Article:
Apart from Dena Bank, the credit and financial profiles of Bank of Maharashtra, Oriental Bank of Commerce, Allahabad Bank and UCO Bank are in bad shape — all these are under PCA. None of the five has reported any improvement in their recently declared January to March quarter results, as the level of net non-performing assets (NPAs) remained high and return on assets (RoA) remained in the negative in 2017-18.
Their capital adequacy is in line with Basel III norms due to heavy equity capital infusion by the government, their promoter, since 2015-16. A substantial portion of their net worth has been used to provide for the rising pool of non-performing assets (NPAs).
In all, 11 state-owned banks are under PCA. The government is slated to conduct a review of some of them on Thursday (May 17).
A person heading the financial sector at an Indian rating agency said there were no reasons to believe what happened with Dena Bank would not be applicable to other banks under PCA. Their performance continues to be under pressure, showing high risks of further deterioration.
Another top executive with a south-based bank, also under PCA, said the RBI’s abrupt decision in February to scrap restructuring schemes, including strategic debt restructuring, came as a blow. As a consequence, NPAs — gross and net — grew substantially in the fourth quarter. And, hence, the RBI may be inclined to impose severe restrictions on lending in the coming quarters.
Other banks under PCA — IDBI Bank, United Bank, Corporation Bank, Bank of India, Central Bank of India and Indian Overseas Bank — are yet to declare their results for the fourth quarter and for 2017-18.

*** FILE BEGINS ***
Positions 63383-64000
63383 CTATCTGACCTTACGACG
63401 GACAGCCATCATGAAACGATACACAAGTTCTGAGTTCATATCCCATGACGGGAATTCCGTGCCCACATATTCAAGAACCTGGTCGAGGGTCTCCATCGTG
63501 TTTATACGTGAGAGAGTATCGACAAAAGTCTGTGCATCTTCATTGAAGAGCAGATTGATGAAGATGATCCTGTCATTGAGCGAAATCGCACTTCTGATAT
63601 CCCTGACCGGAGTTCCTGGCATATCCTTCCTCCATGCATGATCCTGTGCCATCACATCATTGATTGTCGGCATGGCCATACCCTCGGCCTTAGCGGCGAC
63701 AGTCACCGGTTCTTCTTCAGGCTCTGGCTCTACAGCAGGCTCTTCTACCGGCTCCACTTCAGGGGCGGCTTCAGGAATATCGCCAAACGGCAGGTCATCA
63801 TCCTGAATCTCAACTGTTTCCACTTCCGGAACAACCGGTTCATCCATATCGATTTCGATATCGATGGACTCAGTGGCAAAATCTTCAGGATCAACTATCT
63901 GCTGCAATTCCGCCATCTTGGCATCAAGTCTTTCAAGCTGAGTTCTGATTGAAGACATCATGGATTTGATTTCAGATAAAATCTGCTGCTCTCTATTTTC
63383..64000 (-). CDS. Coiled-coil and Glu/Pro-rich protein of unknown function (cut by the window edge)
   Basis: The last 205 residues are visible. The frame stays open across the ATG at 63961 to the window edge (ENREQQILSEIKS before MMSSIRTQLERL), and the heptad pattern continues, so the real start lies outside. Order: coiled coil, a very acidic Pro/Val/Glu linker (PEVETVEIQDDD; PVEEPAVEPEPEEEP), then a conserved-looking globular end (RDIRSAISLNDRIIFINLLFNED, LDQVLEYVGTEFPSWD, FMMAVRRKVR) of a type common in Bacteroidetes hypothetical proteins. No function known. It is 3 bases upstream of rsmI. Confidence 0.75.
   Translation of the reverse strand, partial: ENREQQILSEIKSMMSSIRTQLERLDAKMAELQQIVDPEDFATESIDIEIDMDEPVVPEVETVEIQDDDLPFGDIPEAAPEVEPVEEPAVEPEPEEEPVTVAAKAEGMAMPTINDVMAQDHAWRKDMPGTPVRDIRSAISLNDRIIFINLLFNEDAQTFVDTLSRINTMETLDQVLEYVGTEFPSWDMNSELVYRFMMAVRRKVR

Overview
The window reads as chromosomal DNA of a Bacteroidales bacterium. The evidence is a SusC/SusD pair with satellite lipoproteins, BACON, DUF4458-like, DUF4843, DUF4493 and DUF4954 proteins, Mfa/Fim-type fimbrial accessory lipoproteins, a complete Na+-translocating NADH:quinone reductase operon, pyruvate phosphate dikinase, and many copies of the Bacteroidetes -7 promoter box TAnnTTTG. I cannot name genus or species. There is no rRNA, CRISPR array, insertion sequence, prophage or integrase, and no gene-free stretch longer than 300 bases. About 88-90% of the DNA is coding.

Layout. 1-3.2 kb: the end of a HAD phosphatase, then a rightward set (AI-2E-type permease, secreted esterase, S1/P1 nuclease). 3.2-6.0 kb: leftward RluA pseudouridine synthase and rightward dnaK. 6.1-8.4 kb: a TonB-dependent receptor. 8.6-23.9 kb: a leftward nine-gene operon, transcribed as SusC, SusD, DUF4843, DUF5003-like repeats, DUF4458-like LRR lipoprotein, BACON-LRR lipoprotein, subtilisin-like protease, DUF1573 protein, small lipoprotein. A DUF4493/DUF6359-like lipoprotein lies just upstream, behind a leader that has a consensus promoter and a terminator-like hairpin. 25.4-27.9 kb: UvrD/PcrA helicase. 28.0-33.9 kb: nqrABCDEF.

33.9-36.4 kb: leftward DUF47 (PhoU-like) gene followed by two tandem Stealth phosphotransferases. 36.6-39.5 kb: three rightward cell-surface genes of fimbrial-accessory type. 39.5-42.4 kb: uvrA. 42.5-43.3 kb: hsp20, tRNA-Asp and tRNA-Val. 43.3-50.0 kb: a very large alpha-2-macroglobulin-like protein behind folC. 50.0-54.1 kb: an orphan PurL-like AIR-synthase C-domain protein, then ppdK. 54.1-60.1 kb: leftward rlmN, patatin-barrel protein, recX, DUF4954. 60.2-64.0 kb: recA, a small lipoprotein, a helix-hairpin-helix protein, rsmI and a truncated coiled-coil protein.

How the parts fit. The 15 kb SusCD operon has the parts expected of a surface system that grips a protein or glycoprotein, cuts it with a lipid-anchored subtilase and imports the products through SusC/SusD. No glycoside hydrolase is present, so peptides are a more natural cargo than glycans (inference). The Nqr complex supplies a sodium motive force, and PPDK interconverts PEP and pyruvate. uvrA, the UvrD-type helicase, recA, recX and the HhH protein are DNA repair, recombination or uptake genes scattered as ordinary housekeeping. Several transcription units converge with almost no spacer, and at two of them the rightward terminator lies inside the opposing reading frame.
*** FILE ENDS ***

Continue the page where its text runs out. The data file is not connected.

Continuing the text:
While taking the decision on putting a bank under PCA, the RBI assesses the lender’s capital adequacy ratio (CAR), NPAs and RoA.
Banks become PCA candidates when they breach the minimum requirements of CAR, their net NPAs rise above 6 per cent, or the RoA is negative for two years. Breaching any one condition is seen sufficient for triggering PCA. Those under PCA face restrictions on expanding their loan book, as the aim is to turn the bank around and improve financial and credit profiles.
Banks are pinning hopes on substantial recoveries from large accounts that are in the National Company Law Tribunal (NCLT) for resolution under the Insolvency and Bankruptcy Code. But profits may be elusive.
Bankers involved in the recovery process are sceptical about the promptness of the NCLT. Various benches of the tribunal are facing work pressure and it is taking three-four months for cases to be admitted. “Perhaps the NCLT is going the debt recovery tribunal way, which was mired in a huge backlog and delays,” said a person heading recovery at a Mumbai-based PSB.
Plus, there is a tendency among borrowers (who have lost control over their company) and companies in the fray to purchase assets to approach the National Company Law Appellate Tribunal and the Supreme Court to engage in litigation, delaying the process further.